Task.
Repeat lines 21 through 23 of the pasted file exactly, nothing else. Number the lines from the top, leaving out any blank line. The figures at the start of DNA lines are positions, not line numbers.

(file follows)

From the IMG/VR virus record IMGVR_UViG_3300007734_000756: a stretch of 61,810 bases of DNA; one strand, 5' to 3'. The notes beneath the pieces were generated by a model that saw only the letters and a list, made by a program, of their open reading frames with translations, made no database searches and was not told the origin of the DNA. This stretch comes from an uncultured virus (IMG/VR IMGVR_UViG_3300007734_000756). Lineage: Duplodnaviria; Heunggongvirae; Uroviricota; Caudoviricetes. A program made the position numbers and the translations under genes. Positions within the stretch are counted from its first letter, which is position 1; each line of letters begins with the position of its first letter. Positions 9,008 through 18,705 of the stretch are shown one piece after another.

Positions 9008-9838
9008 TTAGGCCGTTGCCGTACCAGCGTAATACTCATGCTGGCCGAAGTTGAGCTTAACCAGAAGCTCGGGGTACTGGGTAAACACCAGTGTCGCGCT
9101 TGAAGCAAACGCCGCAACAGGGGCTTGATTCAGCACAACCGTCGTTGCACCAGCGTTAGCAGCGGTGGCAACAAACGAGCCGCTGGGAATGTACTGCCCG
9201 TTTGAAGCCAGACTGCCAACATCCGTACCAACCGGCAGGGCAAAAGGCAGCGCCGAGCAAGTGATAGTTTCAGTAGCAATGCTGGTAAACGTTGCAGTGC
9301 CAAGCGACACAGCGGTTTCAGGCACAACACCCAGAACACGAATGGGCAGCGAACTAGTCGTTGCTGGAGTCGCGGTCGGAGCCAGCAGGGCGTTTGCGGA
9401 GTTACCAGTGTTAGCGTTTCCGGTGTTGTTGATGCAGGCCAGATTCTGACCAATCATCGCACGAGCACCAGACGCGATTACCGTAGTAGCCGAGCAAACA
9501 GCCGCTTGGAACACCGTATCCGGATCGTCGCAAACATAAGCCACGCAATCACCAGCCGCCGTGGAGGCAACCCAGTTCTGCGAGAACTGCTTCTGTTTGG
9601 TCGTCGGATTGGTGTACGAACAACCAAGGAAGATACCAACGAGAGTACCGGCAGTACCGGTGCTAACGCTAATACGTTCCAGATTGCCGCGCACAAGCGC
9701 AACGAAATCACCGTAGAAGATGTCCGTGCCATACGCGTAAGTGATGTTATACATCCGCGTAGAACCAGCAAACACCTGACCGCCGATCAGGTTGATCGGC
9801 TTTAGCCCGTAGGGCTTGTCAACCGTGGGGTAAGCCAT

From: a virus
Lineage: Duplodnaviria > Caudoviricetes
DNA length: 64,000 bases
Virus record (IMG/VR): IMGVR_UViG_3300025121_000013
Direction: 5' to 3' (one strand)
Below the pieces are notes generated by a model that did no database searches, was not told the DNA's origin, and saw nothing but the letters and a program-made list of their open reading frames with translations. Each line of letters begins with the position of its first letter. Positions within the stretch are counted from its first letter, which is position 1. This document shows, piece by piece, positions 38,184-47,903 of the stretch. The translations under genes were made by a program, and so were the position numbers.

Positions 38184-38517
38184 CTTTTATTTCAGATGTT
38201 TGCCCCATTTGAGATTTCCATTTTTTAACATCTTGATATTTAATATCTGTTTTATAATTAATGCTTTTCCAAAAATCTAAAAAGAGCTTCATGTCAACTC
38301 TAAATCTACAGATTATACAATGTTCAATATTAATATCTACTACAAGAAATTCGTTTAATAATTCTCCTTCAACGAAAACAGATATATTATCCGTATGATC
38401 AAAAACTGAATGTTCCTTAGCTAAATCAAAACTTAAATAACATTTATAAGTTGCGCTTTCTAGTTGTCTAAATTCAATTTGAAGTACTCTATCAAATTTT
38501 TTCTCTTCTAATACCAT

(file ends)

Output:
38301 TAAATCTACAGATTATACAATGTTCAATATTAATATCTACTACAAGAAATTCGTTTAATAATTCTCCTTCAACGAAAACAGATATATTATCCGTATGATC
38401 AAAAACTGAATGTTCCTTAGCTAAATCAAAACTTAAATAACATTTATAAGTTGCGCTTTCTAGTTGTCTAAATTCAATTTGAAGTACTCTATCAAATTTT
38501 TTCTCTTCTAATACCAT